Flashcards in Physiological Consequences of Respiratory Centre Depression Deck (31)
What is the purpose of the respiratory system?
To keep blood oxygen at 100mmHg, carbon dioxide at 40mmHg and pH at 7.40
How is the respiratory system controlled?
By controlling the respiratory muscles, chest wall and airways to alter ventilation
Can gas exchange be controlled?
No - because it is a passive process but it is altered indirectly via ventilation
Where is the central controller of the respiratory system?
The brain stem (pons and medulla) and the cortex
What is the role of the neurons in the brain stem?
To generate a an automatic rhythm of inspiration
What is the major output of the respiratory centre?
The phrenic nerves
What is the role of the cortex in the respiratory centre?
To give voluntary control to alter the output of the brainstem
What receptors feed in to the central controller?
Central chemoreceptors, peripheral chemoreceptors, stretch receptors in the lung, irritant receptors in the lung, stretch receptors in the muscle, joint position receptors in the muscle, receptors for touch, temperature and pain, emotional stimuli acting through the limbic system
Where are the central chemoreceptors located?
on the ventral surface of the medulla where they are in contact with the CSF
What do central chemoreceptors respond to?
Where are the peripheral chemoreceptors located?
in the carotid bodies at the bifurcation of the common carotid and in the aortic bodies at the arch of the aorta
What do peripheral chemoreceptors respond to?
H+, CO2 and O2
What is the result of a small increase in CO2?
Rapid increase in ventilation
What is the result of a small fall in O2?
No change in ventilation
What O2 pressure is required to influence ventilation?
What is the relationship between work and minute ventilation?
Linear - match ventilation with oxygen consumption
What is the relationship between PaO2, PaCO2 and pH with work?
Blood gases remain constant while work increases
What happens at high levels of work?
There is anaerobic metabolism which generates extra acid, so to compensate there is a further increase in ventilation - this leads to a decrease in CO2 and an increase in O2 to allow pH to return to just below normal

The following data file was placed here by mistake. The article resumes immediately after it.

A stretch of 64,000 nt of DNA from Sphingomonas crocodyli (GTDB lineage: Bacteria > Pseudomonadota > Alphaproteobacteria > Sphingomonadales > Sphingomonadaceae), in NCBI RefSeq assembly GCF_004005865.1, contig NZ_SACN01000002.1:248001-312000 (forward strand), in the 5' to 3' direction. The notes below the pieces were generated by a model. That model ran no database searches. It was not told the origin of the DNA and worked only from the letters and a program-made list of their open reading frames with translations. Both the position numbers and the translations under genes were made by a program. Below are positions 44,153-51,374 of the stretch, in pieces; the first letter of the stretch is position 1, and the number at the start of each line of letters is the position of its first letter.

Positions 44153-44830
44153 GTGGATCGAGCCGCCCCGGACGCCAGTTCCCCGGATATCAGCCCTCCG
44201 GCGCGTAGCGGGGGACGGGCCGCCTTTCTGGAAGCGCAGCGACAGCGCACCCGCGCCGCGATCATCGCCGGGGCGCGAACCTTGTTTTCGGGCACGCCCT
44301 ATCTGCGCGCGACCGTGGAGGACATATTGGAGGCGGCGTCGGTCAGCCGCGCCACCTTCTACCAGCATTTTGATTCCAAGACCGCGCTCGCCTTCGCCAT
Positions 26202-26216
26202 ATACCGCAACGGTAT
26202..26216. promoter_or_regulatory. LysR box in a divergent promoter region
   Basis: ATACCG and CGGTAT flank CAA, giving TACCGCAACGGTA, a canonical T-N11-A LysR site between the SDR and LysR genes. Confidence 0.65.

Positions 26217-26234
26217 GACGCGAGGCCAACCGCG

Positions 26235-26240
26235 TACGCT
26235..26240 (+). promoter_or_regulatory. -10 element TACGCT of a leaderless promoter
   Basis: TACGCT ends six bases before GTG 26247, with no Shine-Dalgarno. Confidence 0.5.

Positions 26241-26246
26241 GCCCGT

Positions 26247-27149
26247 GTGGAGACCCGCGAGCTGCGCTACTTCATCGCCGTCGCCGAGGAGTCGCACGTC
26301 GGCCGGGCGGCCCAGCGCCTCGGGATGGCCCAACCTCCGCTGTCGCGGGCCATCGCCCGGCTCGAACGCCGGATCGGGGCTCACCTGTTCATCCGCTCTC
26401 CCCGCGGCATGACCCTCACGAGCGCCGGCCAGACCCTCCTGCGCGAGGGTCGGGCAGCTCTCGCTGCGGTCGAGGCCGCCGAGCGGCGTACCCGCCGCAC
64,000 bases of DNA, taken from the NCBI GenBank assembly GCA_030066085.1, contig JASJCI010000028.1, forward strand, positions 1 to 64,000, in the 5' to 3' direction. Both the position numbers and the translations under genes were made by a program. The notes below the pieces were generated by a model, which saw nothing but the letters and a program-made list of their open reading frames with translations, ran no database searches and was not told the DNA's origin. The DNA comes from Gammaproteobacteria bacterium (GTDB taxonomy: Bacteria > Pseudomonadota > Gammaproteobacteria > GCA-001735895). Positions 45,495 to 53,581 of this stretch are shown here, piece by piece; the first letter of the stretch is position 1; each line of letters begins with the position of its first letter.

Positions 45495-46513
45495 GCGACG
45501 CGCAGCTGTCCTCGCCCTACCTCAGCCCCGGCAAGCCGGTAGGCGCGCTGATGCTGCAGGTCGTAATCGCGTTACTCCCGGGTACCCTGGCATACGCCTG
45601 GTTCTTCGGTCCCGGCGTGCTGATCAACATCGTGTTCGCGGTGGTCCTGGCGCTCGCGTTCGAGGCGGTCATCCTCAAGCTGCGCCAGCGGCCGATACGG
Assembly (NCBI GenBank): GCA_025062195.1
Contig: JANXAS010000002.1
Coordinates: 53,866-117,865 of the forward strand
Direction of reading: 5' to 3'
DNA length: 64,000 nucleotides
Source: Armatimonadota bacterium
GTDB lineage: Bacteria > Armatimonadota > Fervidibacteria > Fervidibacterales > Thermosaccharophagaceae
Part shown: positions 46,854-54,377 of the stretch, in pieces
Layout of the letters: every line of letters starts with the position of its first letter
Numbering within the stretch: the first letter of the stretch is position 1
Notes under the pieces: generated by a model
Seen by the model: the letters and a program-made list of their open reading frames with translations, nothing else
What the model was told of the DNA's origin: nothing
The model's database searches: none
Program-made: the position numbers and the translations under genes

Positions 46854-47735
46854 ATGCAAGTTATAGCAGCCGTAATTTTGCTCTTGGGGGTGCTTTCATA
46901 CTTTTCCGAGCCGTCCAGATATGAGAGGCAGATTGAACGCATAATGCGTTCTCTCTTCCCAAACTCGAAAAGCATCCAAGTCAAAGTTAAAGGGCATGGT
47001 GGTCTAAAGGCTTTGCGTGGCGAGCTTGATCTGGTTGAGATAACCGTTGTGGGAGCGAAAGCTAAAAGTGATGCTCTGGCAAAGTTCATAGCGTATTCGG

What happens to breathing in anxiety?
There is excessive ventilation for oxygen consumption and CO2 production so the result is respiratory alkalosis
What is hypoventilation?
When ventilation is not meeting the metabolic requirements for oxygen consumption and carbon dioxide production
What is the result of acute hypoventilation?
What is the result of chronic hypoventilation
What are the causes of hypoventilation?
Reduced respiratory centre activity, neuromuscular disease, chest wall deformity, gross obesity, sleep disordered breathing
What are the 3 types of sleep disordered breathing?
obstructive sleep apnoea, central sleep apnoea, obesity hypoventilation syndrome
What is obstructive sleep apnoea?
A transient obstruction to the throat during sleep which prevents breathing
Why does the obstruction occur in OSA?
airway muscles relax in sleep, the throat is already narrowed e.g. by obesity and the tongue falls backward if supine
What makes you wake up in OSA?
Reduced O2 and increased CO2
What is the management for OSA?
weight loss, CPAP, lying on side, mandibular advancement splint, surgery
What is the long term consequence of sleep disordered breathing?
The brainstem will start to accept higher levels of CO2 and lower levels of O2 so that sleep can continue without being disrupted - leads to chronic hypercapnea with normal pH and high bicarbonate (compensated respiratory acidosis)
What will happen to respiratory drive in long term sleep disordered breathing?
Will become dependent on hypoxic drive - more dependent on PaO2